A music degree is more applicable than you'd think

A music degree is more applicable than you'd think

When musical and performing artist go to college, it's usually easy for them to declare a major - their passion easily drives their decision. However, they will often hear critics asking this question: "well, what are you going to do with as degree in MUSIC?" Well, cynical people, here's the blog post for you - a list of things that a music major is handy or necessary for. And it turns out the list is quite long:

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How to get great headshots for musical theatre

How to get great headshots for musical theatre

There are few things that will affect the trajectory of your musical theatre career as much as your headshot - it is the single most important marketing tool you have as an actor. It will be present on your audition submissions, your website, in printed programs and credits, on your profile for various social media platforms, and more. In this field, YOU are the product, and your headshot is what gives YOU a visual identity. Whoa.....that's a lot of pressure! Relax - Musical Theatre U is here to break down the headshot process into a few simple, manageable steps. Consider the following points carefully, and you'll end up with great headshots:

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Actors’ Equity pushes for minimum wage, but not all members want it

Actors’ Equity pushes for minimum wage, but not all members want it

They rehearse for weeks, often in run down theaters that were once garages or retail stores; perform challenging premieres of new works and imaginative reinterpretations of old ones; and sometimes clean the bathrooms, sell the tickets, or sew the costumes, too.

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The pros and cons of acting in community theatre

The pros and cons of acting in community theatre

Many Musical Theatre U readers are just starting their acting careers, or could be considered pre-professional. After graduating out of a high school or college level theatre program, what's next? If you're lucky, you might get cast immediately into paid, professional work. However, the majority will work their way up the ladder, just like any other career, and move from lower status jobs gradually up to paid and leading roles. Often, that ladder begins with community theatre, a natural step after a high school or college program. Let's discuss what it's like to participate in a community theatre production, what kind of situations you'll encounter, and how to make the most of it.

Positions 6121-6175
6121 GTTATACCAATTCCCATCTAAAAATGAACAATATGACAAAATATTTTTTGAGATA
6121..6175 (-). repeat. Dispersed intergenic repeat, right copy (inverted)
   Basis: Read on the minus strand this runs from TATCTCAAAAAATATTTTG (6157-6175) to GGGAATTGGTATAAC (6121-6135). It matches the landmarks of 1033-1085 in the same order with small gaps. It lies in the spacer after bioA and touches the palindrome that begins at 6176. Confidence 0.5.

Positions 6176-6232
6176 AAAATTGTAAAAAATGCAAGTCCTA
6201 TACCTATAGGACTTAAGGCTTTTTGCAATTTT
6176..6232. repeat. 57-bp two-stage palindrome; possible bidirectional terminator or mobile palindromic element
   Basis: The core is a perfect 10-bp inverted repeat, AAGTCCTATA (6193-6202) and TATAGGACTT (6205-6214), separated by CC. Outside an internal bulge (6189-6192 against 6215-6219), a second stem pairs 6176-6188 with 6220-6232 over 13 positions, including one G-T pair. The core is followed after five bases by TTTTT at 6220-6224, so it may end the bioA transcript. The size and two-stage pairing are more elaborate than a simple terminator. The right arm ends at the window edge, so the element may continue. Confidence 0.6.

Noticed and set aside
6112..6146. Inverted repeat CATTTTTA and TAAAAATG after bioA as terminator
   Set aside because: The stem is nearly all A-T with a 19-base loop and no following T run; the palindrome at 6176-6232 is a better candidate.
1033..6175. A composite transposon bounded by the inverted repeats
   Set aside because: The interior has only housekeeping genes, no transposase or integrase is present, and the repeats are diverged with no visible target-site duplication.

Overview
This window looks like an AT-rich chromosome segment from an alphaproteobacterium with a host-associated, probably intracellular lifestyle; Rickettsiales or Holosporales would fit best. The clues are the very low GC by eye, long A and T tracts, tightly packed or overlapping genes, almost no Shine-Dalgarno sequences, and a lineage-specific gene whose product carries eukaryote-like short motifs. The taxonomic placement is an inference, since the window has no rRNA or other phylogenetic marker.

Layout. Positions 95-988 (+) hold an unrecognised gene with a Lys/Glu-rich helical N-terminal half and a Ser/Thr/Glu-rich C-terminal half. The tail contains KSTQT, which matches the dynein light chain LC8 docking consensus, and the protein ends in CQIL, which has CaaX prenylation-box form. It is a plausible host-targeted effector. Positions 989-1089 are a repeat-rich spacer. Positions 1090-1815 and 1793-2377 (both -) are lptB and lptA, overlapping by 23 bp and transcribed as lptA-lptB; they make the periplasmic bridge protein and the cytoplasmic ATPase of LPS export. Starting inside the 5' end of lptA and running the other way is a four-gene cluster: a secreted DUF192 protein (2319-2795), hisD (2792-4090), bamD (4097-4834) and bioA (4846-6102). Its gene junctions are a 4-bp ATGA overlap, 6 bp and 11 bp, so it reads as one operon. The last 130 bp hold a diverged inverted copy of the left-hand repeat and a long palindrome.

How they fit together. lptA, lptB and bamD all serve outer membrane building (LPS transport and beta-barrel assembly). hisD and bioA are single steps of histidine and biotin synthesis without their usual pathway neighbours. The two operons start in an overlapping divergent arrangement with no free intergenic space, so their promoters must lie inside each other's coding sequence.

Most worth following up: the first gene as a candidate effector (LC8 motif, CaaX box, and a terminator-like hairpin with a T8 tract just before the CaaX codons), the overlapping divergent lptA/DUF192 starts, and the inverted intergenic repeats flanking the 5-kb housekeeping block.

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Best musical theatre podcasts

Best musical theatre podcasts

Merry Christmas folks, here's my gift to you: I've done the tough work on your behalf, and found the best podcasts out there for musical theatre professionals, students and enthusiasts. After listening to more than 20 different shows, I regularly tune into these six because of the quality of topics, the excellent formatting, and the actionable information I walk away with. Pick the ones most relevant to you, or listen to them all to get a well rounded musical theatre education:

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Auditioning for musical theatre - what my corporate job taught me about landing the role

Auditioning for musical theatre - what my corporate job taught me about landing the role

Performers either thrive or wilt under the pressure of auditioning. An audition is like any other job interview, and the more you view it that way the more pressure you'll be able to relieve from the situation. As someone who has paid the bills for many years by keeping a full time day job in addition to my musical theatre career, I've done my fair share of interviewing and I've also sat on the other side of the table as a member of several interview panels. Through those experiences I've come to see how similar auditioning is to the interview process in corporate America. 

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What can I do with a musical theatre degree?

What can I do with a musical theatre degree?

One of the biggest beefs I have with college programs based in the liberal arts is that they don't spend much time, if any, helping students figure out what they want to do to apply their degree to a job once they finish school. College is very black and white - you declare a major, and spend all your time in that narrow focus. Entering the real world is very gray, with most employment opportunities including a combination of several skill areas and may include elements of your dream job along with a few things you'd probably never imagine yourself doing. So what's a graduate to do with a degree in musical theatre? 

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